News: a panel discusses endangered languages at the Global Voices Online Summit in Nairobi

For language enthusiasts, this is a very exciting time to be in Nairobi (Kenya): bloggers from 120 countries are gathering to discuss issues related to citizen media:

Global Voices convenes a biennial Summit which brings together contributing members with a wider community of global bloggers, technologists, scholars, journalists and others interested in sharing ideas on developments in online citizen media spearheaded by people around the world.

This event is more than just an occasion to practice your Bulgarian or Malagasy skills. As a matter of fact, endangered and underrepresented languages were the topic of discussion of a panel composed of Eddie Avila of Rising Voices, Boukary Konate, Abdoulaye Bah and Oliver Stegen.

The main issue at hand was how less-represented languages could harness online tools.

Abdoulaye sees blogging as one of the only ways to keep the language alive. There are many blogs in Fulani. Online videos are another way the language is represented online, bypassing the challenge that more people speak than write with the language.

At the internal summit last weekend, a group of Global Voices contributors shared ideas on how to support language communities facing challenges to have their voices heard on the Internet.

On this occasion, Boukary Konate noted that when he approached the Institut des Langues Nationales in Bamako (Mali) about promoting the use of Bambara online, they retorted that it was impossible to type this language on a computer! They were referring to the 4 characters used in the Bambara orthography which do not exist on regular qwerty or azerty keyboards. These technicalities have now found a number of solutions:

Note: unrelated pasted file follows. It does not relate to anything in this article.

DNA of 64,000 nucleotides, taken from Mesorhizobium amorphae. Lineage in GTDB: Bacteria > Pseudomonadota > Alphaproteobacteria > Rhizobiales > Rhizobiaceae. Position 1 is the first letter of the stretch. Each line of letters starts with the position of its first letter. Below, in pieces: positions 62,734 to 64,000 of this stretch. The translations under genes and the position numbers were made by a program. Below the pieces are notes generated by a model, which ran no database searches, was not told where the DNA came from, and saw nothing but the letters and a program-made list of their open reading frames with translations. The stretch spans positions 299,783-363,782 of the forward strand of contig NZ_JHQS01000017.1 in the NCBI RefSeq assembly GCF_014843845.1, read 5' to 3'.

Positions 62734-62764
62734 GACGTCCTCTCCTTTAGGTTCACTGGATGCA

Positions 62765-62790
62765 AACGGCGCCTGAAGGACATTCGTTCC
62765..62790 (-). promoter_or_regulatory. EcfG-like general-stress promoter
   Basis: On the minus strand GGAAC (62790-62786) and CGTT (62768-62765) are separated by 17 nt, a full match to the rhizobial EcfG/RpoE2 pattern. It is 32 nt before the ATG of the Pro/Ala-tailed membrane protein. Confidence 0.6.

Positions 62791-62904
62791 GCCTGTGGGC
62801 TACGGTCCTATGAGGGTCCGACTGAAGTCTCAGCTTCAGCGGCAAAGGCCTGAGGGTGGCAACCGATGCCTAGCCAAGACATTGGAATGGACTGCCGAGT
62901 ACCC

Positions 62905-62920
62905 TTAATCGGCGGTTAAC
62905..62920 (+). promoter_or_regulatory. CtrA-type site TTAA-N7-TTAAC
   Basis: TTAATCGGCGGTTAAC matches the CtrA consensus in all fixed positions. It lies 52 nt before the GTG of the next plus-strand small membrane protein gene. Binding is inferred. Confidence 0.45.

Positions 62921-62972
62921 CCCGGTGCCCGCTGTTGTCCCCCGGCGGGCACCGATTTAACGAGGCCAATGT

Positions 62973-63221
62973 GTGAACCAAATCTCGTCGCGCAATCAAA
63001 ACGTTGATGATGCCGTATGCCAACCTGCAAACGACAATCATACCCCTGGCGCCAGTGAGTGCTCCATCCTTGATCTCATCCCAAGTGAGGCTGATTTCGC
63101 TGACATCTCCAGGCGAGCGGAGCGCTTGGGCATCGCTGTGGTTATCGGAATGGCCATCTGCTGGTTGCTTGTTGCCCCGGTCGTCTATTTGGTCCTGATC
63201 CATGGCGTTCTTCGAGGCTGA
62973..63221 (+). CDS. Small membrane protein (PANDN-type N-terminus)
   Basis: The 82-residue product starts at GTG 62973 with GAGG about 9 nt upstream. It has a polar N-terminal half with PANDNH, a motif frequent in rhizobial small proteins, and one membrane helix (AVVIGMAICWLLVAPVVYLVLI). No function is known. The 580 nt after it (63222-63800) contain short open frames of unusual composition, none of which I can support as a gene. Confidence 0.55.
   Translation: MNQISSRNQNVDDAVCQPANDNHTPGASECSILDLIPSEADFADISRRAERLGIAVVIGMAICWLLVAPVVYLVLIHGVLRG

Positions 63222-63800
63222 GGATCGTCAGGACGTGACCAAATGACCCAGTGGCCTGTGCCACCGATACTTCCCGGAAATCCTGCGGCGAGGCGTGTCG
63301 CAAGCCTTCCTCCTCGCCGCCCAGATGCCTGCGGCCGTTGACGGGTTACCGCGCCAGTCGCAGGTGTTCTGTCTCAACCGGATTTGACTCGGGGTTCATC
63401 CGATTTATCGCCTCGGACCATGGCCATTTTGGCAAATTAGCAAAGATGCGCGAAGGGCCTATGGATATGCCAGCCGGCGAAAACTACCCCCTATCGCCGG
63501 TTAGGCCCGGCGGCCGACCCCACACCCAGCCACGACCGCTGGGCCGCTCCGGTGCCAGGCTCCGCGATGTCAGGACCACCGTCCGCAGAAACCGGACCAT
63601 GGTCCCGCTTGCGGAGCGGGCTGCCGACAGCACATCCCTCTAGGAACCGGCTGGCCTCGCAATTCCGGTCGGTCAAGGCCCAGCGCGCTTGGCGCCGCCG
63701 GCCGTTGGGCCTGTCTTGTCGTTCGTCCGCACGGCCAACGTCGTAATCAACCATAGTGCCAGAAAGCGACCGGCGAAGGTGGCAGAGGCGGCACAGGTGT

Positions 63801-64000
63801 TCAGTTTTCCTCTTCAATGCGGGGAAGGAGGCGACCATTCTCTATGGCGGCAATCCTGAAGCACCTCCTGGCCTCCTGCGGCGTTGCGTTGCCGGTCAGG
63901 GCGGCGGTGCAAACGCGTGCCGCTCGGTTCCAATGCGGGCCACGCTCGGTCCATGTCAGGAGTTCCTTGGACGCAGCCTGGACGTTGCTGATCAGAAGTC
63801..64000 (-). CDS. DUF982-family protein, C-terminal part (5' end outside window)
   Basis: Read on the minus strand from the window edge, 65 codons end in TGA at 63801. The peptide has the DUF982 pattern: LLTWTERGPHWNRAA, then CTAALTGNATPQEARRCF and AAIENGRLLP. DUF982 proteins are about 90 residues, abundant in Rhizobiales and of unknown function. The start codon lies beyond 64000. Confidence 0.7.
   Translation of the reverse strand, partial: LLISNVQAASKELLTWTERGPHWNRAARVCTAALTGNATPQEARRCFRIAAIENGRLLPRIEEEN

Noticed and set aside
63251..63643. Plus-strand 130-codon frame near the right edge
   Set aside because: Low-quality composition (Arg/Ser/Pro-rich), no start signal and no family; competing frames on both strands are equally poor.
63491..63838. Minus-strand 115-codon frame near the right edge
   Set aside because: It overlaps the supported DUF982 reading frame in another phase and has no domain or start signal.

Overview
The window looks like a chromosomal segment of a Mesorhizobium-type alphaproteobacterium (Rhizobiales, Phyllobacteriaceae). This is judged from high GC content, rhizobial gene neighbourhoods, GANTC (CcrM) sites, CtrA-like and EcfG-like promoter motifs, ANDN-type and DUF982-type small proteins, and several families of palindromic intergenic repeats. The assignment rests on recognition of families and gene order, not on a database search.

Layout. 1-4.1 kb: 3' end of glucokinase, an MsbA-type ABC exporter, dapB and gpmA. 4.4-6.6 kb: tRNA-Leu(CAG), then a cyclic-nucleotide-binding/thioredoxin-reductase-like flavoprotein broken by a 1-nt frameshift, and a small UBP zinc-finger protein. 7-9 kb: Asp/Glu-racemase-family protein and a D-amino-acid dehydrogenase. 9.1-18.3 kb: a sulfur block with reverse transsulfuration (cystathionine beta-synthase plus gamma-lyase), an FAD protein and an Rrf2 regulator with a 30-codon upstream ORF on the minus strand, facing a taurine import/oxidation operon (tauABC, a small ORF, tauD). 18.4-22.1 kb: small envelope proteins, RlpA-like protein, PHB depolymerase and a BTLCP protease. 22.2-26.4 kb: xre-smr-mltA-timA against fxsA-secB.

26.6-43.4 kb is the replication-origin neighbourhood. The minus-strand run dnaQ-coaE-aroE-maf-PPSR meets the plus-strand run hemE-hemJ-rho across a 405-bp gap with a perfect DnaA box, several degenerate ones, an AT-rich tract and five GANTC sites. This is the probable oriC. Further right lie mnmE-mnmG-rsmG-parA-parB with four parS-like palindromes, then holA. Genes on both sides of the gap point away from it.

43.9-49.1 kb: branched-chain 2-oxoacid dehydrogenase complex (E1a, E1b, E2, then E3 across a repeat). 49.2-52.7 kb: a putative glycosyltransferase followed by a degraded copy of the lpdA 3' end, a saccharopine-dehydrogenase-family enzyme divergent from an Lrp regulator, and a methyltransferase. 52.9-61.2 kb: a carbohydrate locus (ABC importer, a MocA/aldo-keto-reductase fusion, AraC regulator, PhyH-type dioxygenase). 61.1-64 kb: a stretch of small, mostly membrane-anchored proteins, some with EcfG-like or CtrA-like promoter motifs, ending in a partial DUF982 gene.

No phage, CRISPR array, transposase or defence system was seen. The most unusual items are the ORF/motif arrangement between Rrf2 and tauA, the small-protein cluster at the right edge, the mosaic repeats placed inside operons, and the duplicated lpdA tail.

Someone developed a Facebook / Twitter application that supports Bambara, allowing people to post statuses in their native tongue

In the case of Aymara, the translators access the web from a cybercafé, which limits their capacity to contribute and poses financial constraints as well.

Global Voices Online is committed to language diversity and works closely with a team of volunteer translators to amplify stories from around the world in more than 30 languages.

More about the Global Voices Online Summit on the summit blog.

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